By Pat Freeman, Globe Technical Services Manager The 2018 Edition of NFPA 1971, Standard on Protective Ensembles for Structural Fire Fighting and Proximity Fire Fighting, is anticipated to be published in the third quarter of 2017, barring any public objections to the standard. NFPA standards have always included an annex, which is intended to provide explanations, clarifications, and even non-mandatory suggestions. However, the 2018 revision of the standard has gone a step beyond and introduced Annex B, which is intended as a guide to better understand performance requirements. This annex is written in easy-to-understand laymen’s terms and provides not only the test method and section in which the test is located, but also describes how the test is conducted, as well as explaining exactly what is being tested and the reason behind the test (i.e. why is it tested). Additionally, every test includes an actual photograph or drawing illustrating how the test is run. Below is an example of Annex B (sans the photographs in the actual annex) to demonstrate the layout of the annex, showing just a small sampling of the required testing performed on garments. NFPA is a standards writing organization that uses an open, consensus-based process for the development and revision of all standards. An open consensus-based process means that individuals as well as organizations have provided input and feedback on the 2018 Edition of NFPA...
4 Garment Changes with NFPA 1971, 2018 Edition

4 Garment Changes with NFPA 1971, 2018 Edition

By Pat Freeman, Globe Technical Services Manager NFPA standards are revised every five years as a matter of course. There have been times when the process can take a little longer, resulting in a standard that is published in six years rather than the normal five, and occasionally the standard can be “short cycled.” A standard is short cycled only when there is a compelling reason to revise sooner than the normal five years, such as a breakthrough in technology or a previously unknown potential for harm. In the case of NFPA 1971, Standard on Protective Ensembles for Structural Fire Fighting and Proximity Fire Fighting, the current standard is the 2013 edition and, following the normal five year cycle, the next revision will be the 2018 version. As of today, the standard is on schedule and is anticipated to be published in the third quarter of 2017, barring any public objections to the standard. What follows are four changes impacting garments that will occur with the 2018 revision: Coats and pants certified to the 2018 edition of NFPA 1971 will be required to have some type of access opening for inspecting the interior of the liner/moisture barrier system, which up until now has just been an option offered by some manufacturers. Outer shell fabrics are being required to meet an increased water absorption resistance; the current requirement is for no more than 30% absorption, and the new standard will change the allowable absorption to only 15% maximum. Changes are also being made to several test methods, most notably the shower test, which includes a new shower spray configuration. Additionally,...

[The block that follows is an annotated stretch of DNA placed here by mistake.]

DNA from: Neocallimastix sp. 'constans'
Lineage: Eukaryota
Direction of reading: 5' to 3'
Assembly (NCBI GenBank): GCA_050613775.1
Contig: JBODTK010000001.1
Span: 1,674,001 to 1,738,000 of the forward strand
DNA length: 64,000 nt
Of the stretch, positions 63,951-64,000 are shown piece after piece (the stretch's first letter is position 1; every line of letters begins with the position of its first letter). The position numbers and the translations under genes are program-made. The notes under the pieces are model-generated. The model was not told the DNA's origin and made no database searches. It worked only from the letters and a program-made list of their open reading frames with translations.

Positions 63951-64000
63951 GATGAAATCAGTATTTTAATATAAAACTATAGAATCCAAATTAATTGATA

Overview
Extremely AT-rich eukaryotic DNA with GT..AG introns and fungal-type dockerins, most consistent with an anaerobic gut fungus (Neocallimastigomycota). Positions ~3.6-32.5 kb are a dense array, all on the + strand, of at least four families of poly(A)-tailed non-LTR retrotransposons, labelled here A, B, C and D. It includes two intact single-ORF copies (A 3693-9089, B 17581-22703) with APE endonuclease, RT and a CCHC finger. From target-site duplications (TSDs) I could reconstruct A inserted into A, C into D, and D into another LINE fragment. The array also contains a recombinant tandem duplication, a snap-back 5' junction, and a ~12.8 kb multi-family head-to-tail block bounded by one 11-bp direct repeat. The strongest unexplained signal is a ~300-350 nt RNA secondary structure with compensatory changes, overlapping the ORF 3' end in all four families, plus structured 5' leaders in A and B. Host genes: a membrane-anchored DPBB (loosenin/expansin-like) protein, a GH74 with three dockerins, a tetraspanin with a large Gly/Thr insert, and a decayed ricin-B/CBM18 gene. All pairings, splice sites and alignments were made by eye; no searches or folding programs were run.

Update: Firefighter PPE cleaning initiative

Update: Firefighter PPE cleaning initiative

As previously reported, the Fire Protection Research Foundation, the standards research arm of the National Fire Protection Association, is working toward a project that has the short title, “How Clean is Clean?” This project is directed toward carrying out the research to understand the levels of contamination in firefighter clothing and how to properly clean that clothing. Here’s an update on where the project is going and some of the initial findings. To understand the significance of the project, it is necessary to recount the reasons that clothing contamination has become such a concern. For many, cancer in the fire service has reached a problem of epidemic proportions. Statistics clearly show that firefighters have an increased risk of certain cancers above the general population. Part of that risk is due to structural fires exposing firefighters to combustion products that include myriad of carcinogens. Most fire service organizations have adopted an aggressive posture to address ways to reduce risk through proper hygiene and other practices. Smoke particulates and fire gases easily penetrate turnout clothing and the clothing picks up and retains many of these contaminants. Thus, one way to mitigate continued exposure of firefighters to carcinogens and other harmful substances is to ensure that clothing is clean, a trend on the increase over the past two decades. Yet, despite the general improved practices, the industry still lacks any certainty if cleaning is effective and what approaches are the best to ensure that dirty or inadequately cleaned clothing does not become another way of creating firefighter exposure to carcinogens. Several studies show that firefighters are exposed to a variety of chemicals...